Belarus has long resisted integration into Russia under the Union State. In recent years, that project is finally beginning to take shape as Putin wanted. Belarus has increasingly subordinated its long-term economic interests to those of Russia.

Another repercussion is what Lukashenko previously spoke out against — the rapid buildup of Russian troops inside of Belarus, which was ultimately used as a hub to attack Ukraine. 

Now Russia is firing missiles at Ukraine from Belarusian territory. This is because, toward the end of 2021 and the beginning of 2022, Belarus permitted Russian troops to initiate their attack on Kyiv from Belarusian territory. This allowed Russia to quickly dash toward Kyiv from the North, to try and surround Kyiv to ensure a quick collapse of the Ukrainian government. But that did not work out — Russian forces later lost the Battle for Kyiv and had to retreat. 

At present, Lukashenko has the support of around 20 to 30 percent of his population, following his brutal crackdown on democratic protests in 2020. Russia can and, as long as it serves Russian interests, will continue to prop him up. But that does not mean he will continue to stay in power.

Russia may decide to complete its takeover of Belarus into a Union State as previously envisioned. Russia has also reportedly deployed tactical nuclear weapons inside of Belarus, further intertwining the fates of the two nations.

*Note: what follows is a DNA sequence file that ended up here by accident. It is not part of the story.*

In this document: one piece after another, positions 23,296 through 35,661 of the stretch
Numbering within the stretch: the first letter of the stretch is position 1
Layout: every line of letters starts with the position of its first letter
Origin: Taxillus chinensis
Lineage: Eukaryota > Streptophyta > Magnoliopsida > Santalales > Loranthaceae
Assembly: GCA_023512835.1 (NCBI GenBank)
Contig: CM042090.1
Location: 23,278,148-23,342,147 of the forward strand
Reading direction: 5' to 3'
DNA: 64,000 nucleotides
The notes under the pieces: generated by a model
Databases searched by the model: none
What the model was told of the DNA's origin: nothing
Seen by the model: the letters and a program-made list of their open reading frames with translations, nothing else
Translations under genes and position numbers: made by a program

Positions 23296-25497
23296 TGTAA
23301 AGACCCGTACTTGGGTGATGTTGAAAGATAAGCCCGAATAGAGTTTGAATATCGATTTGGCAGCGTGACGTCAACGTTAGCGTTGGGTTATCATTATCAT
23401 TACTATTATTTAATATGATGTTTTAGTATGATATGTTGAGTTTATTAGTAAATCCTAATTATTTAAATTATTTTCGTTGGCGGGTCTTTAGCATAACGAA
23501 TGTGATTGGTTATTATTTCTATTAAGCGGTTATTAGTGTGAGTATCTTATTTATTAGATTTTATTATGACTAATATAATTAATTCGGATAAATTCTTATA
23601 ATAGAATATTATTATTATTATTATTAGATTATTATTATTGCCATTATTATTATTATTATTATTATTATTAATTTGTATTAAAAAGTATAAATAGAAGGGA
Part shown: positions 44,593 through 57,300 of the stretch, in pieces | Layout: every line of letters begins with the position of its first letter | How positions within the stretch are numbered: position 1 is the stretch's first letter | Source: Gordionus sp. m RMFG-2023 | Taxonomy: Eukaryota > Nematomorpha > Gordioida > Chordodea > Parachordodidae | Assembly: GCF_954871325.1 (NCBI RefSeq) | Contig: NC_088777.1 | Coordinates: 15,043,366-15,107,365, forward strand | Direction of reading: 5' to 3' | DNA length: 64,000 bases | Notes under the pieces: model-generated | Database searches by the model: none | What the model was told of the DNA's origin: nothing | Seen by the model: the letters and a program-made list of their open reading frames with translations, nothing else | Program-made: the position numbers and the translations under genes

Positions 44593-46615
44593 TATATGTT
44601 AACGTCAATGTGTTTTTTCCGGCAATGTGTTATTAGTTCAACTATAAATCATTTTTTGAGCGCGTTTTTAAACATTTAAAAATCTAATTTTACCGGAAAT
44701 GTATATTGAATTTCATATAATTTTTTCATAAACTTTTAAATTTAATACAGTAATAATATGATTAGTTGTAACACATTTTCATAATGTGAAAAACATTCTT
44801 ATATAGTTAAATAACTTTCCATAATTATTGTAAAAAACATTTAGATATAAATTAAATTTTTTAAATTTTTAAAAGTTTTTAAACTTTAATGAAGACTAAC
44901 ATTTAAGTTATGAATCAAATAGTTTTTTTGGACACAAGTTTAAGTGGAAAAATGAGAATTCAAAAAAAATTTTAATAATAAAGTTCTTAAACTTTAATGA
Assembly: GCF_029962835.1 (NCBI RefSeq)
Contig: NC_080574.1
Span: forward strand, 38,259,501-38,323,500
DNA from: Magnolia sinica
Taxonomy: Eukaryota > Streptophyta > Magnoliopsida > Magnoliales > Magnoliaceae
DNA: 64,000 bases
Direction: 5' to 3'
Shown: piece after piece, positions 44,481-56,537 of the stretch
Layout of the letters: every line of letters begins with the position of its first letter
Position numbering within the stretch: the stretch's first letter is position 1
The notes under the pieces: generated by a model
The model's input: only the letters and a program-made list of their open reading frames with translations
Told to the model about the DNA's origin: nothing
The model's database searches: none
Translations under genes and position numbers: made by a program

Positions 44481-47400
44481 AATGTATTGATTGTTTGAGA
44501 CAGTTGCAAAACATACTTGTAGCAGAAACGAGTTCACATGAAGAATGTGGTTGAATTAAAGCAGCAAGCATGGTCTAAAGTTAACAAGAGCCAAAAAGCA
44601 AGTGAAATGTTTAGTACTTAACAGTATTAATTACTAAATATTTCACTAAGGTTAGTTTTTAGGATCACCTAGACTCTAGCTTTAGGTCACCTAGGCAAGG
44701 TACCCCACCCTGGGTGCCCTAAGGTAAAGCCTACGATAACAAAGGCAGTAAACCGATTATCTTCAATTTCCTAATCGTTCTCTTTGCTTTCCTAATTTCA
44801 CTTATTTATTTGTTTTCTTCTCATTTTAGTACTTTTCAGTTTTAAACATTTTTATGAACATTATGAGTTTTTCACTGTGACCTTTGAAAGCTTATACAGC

In February 2023, there was a leaked document from the Kremlin that laid out Russia’s annexation strategy for Belarus by 2030. It will come as no surprise that Putin does not intend for Lukashenko to stay in power indefinitely. He could push to install a more loyal government at any point in the near future.

If things become dire for Russia on the battlefield, Russia could make a hard push for Belarus to join the war as a last act of desperation. If Lukashenko did deploy the troops, he could trigger civil society to rise up and attempt to overthrow him again while his forces are sent abroad to fight.

At this point, Lukashenko is cornered from all sides, including by his main ally in Moscow. In September 2023, EU lawmakers called on the International Criminal Court to indict and arrest Lukashenko for enabling “Russia’s unjustified war of aggression.” As a result, Lukashenko carries direct responsibility for the destruction and damage caused to Ukraine by Russia’s war. 

A sign of the times showed itself when Lukashenko promoted the idea of continuing to strengthen cooperation with Russia and North Korea. He is more isolated than ever and unable to carry out the balancing act that allowed him to leverage engagements with both Europe and Russia. 

In the event of a decisive Russian defeat in Ukraine, resulting in Putin’s political weakening, Lukashenko could find himself without a powerful ally, making him susceptible to his populace’s discontent and the ensuing protests. Conversely, if Russia emerges victorious in Ukraine, this could expedite Belarus’s integration into the Union State, with a Russian military presence in Belarus unlikely to end. 

Lukashenko’s best strategy seems to be to hope for a stalemate in the Russo-Ukrainian war, which could buy his regime more time. However, the prospects appear grim for Lukashenko. It seems inevitable that either an internal uprising will challenge his rule or Russia will assert more direct control over Belarus. Either way, the regime of Lukashenko is confronted with an impending crisis, irrespective of the war’s trajectory. It appears inevitable that, in due course, he will encounter his downfall.

David Kirichenko is a freelance journalist and an associate research fellow at the Henry Jackson Society, a London-based think tank.